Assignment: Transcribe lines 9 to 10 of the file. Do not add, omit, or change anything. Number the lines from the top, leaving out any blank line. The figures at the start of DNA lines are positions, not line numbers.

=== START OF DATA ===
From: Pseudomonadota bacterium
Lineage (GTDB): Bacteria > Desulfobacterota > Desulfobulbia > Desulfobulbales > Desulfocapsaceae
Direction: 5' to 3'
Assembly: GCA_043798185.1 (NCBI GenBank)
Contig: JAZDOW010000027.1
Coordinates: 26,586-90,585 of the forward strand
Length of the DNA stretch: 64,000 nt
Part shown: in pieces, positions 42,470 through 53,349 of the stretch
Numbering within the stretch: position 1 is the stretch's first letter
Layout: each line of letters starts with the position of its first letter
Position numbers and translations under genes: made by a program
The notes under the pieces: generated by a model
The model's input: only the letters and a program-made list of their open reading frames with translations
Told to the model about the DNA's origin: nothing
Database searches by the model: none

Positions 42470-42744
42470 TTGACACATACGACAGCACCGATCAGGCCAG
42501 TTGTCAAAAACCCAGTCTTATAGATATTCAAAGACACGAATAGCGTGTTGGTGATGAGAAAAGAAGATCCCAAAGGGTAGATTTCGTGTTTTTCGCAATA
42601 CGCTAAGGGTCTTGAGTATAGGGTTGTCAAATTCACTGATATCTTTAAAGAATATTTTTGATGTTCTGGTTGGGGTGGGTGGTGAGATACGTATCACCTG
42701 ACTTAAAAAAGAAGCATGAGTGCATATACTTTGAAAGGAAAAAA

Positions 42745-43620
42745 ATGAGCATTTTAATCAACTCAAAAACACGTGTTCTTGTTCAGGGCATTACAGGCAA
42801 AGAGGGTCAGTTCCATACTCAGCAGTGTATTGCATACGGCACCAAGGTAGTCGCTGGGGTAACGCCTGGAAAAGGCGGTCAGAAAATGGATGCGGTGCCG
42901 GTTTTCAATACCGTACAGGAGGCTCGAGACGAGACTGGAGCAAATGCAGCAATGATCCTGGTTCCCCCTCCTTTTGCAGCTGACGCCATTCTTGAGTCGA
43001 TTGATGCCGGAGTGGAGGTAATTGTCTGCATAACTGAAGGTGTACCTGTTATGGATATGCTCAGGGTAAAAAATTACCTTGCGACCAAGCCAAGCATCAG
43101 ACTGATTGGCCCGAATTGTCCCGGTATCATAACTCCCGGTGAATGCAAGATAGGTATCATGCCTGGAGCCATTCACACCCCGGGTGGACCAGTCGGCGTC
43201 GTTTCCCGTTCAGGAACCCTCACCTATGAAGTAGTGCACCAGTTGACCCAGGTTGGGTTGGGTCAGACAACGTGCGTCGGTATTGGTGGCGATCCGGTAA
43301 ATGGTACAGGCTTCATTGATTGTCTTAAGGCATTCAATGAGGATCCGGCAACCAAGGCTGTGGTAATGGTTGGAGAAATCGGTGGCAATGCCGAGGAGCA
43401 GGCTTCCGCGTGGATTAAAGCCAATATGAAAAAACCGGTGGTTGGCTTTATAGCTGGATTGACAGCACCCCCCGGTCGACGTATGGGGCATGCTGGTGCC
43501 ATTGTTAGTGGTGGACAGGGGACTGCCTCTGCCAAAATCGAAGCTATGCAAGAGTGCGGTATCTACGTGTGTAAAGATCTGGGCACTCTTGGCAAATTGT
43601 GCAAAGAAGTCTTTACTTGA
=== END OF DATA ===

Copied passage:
Numbering within the stretch: position 1 is the stretch's first letter
Layout: each line of letters starts with the position of its first letter